If you find yourself trapped in the middle of the woods without electricity, running water, or a car you would likely describe that situation as a “nightmare” or “a worse case scenario like after plane crash or something.” White people refer to it as “camping.”
When white people begin talking to you about camping they will do their best to tell you that it’s very easy and it allows them to escape the pressures and troubles of the urban lifestyle for a more natural, simplified, relaxing time. Nothing could be further from the truth.
In theory camping should be a very inexpensive activity since you are literally sleeping on the ground. But as with everything in white culture, the more simple it appears the more expensive it actually is.
Camping is a multi-day, multi-step, potentially lethal activity that will cost you a large amount of both time and money. Unless you are in some sort of position where you absolutely need the friendship of a white person, you should avoid camping at all costs.
The first stage of camping always involves a trip to an outdoor equipment store like REI (or in Canada, Mountain Equipment Co-Op). These stores are well known for their abundance of white customers and their extensive inventory of things for white people to buy and only use once. If you are ever tricked into going to one of these stores, you can make white people like you by saying things like “man, this Kayak is only $1200, if I use it 35 times I’ve already saved money over renting.” Note: do not actually buy the kayak.
Next, white people will then take this new equipment and load it into an SUV or Subaru Outback with a Thule or Yakima Roof Rack. Then they will drive for an extended period of time to a national park or campsite where they will pay an entrance fee and begin their journey. It is worth noting that white people are unaware of the irony of using a gas burning car to bring them closer to nature and it is not recommended that you point this out. It will ruin their weekend.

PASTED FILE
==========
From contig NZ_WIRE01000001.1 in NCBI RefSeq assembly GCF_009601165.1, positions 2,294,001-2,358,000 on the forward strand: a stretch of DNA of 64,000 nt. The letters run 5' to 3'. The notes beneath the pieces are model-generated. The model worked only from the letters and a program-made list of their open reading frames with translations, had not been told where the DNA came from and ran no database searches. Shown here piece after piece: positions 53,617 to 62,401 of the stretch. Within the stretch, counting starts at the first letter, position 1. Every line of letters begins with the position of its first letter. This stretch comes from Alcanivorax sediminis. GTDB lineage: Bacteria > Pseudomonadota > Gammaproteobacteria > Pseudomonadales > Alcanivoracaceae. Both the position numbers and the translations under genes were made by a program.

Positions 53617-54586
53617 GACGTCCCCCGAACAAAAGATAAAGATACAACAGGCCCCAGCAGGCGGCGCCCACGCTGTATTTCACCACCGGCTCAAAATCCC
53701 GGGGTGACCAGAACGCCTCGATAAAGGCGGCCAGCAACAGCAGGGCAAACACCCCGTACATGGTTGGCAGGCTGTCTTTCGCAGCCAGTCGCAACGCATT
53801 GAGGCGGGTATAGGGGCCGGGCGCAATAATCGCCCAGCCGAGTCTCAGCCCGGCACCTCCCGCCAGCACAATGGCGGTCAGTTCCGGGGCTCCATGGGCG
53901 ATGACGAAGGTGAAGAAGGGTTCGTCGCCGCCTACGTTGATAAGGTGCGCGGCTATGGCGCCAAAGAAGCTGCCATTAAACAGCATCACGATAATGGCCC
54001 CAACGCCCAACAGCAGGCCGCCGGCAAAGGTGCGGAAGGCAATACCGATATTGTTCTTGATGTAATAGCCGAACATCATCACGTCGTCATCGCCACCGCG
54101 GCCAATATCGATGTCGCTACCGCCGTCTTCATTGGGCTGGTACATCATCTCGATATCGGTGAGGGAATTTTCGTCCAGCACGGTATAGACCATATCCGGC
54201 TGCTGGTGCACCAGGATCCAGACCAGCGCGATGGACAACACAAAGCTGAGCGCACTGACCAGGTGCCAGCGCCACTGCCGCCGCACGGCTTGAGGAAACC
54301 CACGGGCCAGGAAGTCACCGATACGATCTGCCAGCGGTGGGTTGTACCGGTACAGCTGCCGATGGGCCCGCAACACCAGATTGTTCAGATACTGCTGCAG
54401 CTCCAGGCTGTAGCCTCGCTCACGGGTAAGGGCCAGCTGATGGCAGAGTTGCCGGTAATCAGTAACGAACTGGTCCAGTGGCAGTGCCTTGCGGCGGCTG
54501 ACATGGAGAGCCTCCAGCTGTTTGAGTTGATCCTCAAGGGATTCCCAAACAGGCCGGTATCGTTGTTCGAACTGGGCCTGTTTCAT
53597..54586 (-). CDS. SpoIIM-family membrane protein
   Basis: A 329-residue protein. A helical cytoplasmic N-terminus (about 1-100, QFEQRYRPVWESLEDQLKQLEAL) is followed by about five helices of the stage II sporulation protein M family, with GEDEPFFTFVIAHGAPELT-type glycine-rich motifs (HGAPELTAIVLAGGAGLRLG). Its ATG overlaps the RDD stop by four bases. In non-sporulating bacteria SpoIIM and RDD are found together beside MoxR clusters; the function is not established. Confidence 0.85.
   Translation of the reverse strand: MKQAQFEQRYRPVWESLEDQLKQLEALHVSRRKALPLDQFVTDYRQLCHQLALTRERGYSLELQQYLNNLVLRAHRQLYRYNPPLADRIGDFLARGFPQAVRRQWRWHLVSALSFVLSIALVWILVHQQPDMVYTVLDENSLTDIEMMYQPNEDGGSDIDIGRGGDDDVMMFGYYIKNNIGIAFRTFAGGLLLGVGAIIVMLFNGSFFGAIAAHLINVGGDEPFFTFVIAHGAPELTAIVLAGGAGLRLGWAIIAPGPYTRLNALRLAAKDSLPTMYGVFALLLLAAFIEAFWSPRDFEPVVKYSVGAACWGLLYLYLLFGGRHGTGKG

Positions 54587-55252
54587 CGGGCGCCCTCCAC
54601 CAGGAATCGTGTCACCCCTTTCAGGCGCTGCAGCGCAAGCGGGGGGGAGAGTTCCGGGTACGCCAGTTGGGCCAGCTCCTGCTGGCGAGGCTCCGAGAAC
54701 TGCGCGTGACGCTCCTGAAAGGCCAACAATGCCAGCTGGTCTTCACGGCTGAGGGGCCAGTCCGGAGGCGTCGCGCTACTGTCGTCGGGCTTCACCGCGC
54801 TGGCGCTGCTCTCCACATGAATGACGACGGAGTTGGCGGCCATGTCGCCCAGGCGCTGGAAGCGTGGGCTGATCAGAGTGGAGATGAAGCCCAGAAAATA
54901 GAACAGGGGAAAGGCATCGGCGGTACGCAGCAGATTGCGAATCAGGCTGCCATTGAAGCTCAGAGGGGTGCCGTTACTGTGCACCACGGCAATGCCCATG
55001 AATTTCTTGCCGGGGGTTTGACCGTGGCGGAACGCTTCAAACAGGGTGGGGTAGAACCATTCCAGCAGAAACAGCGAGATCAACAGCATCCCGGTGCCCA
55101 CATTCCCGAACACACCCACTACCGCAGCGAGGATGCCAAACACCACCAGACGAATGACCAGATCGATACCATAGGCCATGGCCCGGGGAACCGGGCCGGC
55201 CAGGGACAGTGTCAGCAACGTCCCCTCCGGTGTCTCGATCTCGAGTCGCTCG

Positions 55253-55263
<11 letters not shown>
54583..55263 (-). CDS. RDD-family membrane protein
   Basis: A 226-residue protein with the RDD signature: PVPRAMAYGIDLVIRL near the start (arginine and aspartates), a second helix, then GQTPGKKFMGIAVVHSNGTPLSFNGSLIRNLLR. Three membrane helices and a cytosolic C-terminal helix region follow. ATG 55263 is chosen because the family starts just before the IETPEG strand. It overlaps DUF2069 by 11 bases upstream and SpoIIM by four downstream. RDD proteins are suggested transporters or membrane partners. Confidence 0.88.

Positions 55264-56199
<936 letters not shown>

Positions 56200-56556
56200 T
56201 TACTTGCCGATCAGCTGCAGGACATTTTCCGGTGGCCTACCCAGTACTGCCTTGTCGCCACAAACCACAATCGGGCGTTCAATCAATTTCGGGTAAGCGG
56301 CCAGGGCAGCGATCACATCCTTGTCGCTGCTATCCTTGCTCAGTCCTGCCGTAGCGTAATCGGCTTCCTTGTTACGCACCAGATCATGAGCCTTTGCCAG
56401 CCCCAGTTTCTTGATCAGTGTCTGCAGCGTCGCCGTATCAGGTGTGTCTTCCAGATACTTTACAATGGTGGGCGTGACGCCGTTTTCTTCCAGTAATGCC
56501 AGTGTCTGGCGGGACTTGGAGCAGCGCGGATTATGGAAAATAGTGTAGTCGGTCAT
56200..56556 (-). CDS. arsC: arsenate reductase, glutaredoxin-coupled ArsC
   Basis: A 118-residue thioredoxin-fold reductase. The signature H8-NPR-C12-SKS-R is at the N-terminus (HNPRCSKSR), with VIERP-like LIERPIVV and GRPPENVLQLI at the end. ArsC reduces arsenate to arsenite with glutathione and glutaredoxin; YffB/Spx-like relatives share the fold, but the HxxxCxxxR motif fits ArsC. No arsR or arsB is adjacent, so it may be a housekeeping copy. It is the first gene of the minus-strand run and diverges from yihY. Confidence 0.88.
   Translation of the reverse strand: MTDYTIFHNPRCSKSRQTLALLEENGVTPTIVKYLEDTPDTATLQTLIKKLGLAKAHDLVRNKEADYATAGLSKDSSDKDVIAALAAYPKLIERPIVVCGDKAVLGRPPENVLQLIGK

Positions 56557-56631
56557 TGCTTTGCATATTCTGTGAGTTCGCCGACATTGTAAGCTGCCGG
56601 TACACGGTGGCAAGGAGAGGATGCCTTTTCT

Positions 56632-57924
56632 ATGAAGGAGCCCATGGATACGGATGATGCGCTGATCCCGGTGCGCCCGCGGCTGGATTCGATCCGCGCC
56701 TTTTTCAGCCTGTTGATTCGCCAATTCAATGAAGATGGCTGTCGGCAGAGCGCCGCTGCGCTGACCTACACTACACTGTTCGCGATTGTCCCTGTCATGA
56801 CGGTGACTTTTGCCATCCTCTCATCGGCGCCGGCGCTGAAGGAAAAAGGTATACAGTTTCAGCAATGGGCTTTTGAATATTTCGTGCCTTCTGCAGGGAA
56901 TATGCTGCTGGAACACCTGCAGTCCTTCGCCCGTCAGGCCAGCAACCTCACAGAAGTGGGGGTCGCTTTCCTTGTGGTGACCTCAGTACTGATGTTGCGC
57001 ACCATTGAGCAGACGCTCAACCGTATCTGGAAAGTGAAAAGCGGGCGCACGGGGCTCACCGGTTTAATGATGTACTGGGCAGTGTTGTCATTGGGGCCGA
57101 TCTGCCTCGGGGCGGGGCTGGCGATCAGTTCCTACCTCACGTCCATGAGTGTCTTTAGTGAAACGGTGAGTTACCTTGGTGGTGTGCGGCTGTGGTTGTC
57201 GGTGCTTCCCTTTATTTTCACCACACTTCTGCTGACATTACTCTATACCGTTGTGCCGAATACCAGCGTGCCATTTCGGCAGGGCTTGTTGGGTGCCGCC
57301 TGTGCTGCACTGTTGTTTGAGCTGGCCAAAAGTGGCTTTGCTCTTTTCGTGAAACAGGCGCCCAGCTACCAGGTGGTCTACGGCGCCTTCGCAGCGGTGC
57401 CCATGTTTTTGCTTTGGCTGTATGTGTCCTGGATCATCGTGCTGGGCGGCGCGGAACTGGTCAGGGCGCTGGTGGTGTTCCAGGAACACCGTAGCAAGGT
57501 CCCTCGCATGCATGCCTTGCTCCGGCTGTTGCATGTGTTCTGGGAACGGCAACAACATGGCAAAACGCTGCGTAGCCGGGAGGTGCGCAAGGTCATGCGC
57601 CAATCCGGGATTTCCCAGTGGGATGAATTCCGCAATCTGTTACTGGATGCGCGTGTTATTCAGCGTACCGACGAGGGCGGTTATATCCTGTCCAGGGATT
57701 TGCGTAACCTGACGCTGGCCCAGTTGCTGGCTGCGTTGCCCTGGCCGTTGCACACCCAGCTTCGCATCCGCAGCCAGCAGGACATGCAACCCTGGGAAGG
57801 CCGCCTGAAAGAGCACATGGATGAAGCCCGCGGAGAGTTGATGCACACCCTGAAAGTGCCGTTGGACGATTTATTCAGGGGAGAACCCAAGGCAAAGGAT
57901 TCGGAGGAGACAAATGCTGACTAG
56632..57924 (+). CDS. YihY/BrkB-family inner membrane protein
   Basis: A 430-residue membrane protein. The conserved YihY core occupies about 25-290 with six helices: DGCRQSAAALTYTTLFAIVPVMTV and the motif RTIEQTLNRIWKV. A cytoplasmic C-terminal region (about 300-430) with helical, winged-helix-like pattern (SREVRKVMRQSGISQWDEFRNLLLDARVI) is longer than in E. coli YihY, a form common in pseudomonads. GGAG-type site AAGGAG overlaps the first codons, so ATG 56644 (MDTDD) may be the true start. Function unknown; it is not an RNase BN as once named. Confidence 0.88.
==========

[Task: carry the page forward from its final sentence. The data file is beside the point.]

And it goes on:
Once in the camp area, white people will walk around for a while, set up a tent, have a horrible night of sleep, walk around some more. Then get in the car and go home. This, of course, is a best case scenario. Worst case scenarios include: getting lost, poisoned, killed by an animal, and encountering an RV. Of these outcomes, the latter is seen by white people as the worst since it involves an encounter with the wrong kind of white people.
Conversely, any camping trip that ends in death at the hands of nature or requires the use of valuable government resources for a rescue is seen as relatively positive in white culture. This is because both situations might eventually lead to a book deal or documentary film about the experience.
Ultimately the best way to escape a camping trip with white people is to say that you have allergies. Since white people and their children are allergic to almost everything, they will understand and ask no further questions. You should not say something like “looking at history, the instances of my people encountering white people in the woods have not worked out very well for us.”
To be fair, I don't own a $1200 kayak, and even before Canadian Tire provided me with new camping essentials, I had camping down to a very inexpensive art. For me, that's only part of the allure. Once I'm out there, with my tent pitched and laptop three hours away, I can literally hear myself decompress. It's plenty of hikes, lots of swimming and hours and hours of playing cards, throwing a frisbee and roasting marshmallows on the campfire.
It really is my holiday of choice, but then again, I'm white.
I'm camping this week. Not quite yet, because I want to play a Raging Storm playoff game before leaving town, but the kids and I will be away from it all before you know it. I'm officially in prep mode.
I want to thank the very cool people at Canadian Tire for providing me with a new tent, new sleeping bags, a new chair, a new cooler and a sweet new inflatable air mattress. I can't wait to try out the new gear. It's all from the Roots Outdoor line, except for the cooler. And, it's all an upgrade. I'll report back on how it all worked out.
- tent √
- air mattress √
- propane stove √
- sleeping bags √
- cooler full of food and drink
- insect repellant √
- sunscreen √
- bathing suit √
- radio √
- camera √
- toiletries √
Only one item left on the list...
It takes more than a little rain and a couple of cool nights to dampen the spirits of a bunch of Beavers and their bewildered daddies. Even though I arrived at the camp grounds in a torrential downpour, got lost twice on the Scout grounds trying to find Radial Lodge and got my car stuck in the mud, it was a fantastic weekend at Blue Springs Scout Reserve near Acton, Ontario.
Most of Saturday was sunny and warm for the Beaveree itself, and after a brief shower in the evening, Dan Duran turned on his inner caveman and ensured we didn't miss out on the highlight of any camping trip, a kick-ass campfire and marshmallow roast.
Here's a photoset with some pics.
The first camping trip of 2009 is planned for this weekend. My son and I are heading to the local Beaveree tonight where we'll pitch a tent and spend a couple of nights under the stars and away from the laptop.